Transposition of three amino acids transforms the human metabotropic glutamate receptor (mGluR)-3-positive allosteric modulation site to mGluR2, and additional characterization of the mGluR2-positive allosteric modulation site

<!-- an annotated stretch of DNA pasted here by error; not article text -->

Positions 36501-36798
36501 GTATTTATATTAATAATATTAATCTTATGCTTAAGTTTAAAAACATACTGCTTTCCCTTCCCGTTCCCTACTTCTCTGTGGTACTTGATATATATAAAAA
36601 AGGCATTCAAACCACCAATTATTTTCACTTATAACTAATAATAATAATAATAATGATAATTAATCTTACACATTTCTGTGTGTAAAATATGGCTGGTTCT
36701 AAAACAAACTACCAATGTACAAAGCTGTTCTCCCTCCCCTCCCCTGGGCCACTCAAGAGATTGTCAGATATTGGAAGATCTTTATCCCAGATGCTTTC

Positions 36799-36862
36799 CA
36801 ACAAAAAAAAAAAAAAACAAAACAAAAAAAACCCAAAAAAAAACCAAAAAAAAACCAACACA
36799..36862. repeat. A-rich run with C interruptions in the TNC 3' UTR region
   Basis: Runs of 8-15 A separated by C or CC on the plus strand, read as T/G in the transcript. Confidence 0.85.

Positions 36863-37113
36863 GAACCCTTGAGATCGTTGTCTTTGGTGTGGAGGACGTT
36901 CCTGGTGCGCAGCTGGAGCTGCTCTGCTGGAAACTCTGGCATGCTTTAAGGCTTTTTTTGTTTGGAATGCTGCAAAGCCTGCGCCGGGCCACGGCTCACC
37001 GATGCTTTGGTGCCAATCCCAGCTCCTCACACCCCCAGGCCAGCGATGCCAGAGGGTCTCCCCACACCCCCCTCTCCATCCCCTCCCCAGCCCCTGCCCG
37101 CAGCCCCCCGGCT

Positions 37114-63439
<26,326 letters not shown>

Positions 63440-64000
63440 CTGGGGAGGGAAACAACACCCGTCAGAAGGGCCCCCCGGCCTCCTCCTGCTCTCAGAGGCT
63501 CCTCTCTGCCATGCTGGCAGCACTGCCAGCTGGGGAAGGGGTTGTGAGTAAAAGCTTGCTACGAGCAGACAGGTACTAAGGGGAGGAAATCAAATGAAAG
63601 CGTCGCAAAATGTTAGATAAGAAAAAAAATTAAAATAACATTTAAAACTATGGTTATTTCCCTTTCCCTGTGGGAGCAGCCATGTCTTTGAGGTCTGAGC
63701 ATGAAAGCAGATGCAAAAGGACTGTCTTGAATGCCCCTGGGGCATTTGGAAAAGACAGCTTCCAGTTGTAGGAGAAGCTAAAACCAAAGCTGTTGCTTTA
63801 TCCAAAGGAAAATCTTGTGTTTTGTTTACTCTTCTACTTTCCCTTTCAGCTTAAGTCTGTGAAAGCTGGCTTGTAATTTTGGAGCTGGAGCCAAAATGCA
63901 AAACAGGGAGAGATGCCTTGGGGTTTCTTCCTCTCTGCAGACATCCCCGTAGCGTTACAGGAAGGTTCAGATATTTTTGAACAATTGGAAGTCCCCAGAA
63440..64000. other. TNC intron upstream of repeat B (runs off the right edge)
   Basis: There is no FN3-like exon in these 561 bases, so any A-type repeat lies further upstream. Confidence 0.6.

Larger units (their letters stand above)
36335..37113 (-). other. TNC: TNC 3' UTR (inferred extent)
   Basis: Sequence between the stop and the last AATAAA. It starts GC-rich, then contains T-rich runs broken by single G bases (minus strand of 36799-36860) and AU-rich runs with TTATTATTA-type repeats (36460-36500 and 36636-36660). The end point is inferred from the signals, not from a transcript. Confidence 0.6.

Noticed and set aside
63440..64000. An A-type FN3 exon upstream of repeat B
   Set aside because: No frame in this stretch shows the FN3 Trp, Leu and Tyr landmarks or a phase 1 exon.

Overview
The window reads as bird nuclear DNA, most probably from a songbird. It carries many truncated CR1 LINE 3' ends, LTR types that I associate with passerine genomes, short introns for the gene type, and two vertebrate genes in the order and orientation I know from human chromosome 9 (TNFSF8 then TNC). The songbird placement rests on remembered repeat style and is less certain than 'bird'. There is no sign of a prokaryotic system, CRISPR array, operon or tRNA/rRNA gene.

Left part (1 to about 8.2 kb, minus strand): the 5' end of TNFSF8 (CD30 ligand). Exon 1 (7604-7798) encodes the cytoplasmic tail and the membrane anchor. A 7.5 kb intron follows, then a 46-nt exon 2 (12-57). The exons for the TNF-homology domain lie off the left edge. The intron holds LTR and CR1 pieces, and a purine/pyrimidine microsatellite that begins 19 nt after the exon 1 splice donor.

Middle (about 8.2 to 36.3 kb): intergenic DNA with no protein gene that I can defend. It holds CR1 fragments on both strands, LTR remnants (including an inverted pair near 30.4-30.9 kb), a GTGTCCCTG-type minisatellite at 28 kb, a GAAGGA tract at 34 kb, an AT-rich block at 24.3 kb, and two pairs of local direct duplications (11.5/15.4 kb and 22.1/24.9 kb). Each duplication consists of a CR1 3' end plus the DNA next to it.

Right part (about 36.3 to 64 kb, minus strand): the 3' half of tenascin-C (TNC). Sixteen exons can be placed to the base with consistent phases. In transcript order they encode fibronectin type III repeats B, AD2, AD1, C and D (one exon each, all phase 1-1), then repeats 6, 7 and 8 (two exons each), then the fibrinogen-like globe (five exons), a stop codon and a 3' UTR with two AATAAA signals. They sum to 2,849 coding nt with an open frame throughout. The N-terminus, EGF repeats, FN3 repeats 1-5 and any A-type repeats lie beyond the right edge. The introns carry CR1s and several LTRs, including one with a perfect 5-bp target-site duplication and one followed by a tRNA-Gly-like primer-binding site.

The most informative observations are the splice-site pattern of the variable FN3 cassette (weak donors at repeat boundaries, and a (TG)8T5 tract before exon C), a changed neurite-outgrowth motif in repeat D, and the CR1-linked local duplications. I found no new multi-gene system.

Glutamate is a major neurotransmitter in the central nervous system, and abnormal glutamate neurotransmission has been implicated in many neurological disorders, including schizophrenia, Alzheimer's disease, Parkinson's disease, addiction, anxiety, depression, epilepsy, and pain. Metabotropic glutamate receptors (mGluRs) activate intracellular signaling cascades in a G protein-dependent manner, which offer the opportunity for developing drugs that regulate glutamate neurotransmission in a functionally selective manner. In the present study, we further characterize the human mGluR2 (hmGluR2) potentiator binding site by showing that the substitution of the three amino acids found to be required for hmGluR2 potentiation, specifically Ser(688), Gly(689), and Asn(735), with the homologous hmGluR3 amino acids, inactivates the positive allosteric modulator activity of several structurally unique mGluR2 potentiators. Based on the characterization of the hmGluR2 potentiator binding site, we developed a novel scintillation proximity assay that was able to discriminate between compounds that were hmGluR2-specific potentiators, and those that were active on both hmGluR2 and hmGluR3. In addition, we substituted Ser(688), Gly(689), and Asn(735) into hmGluR3 and created an active hmGluR2 allosteric modulation site on the hmGluR3 receptor.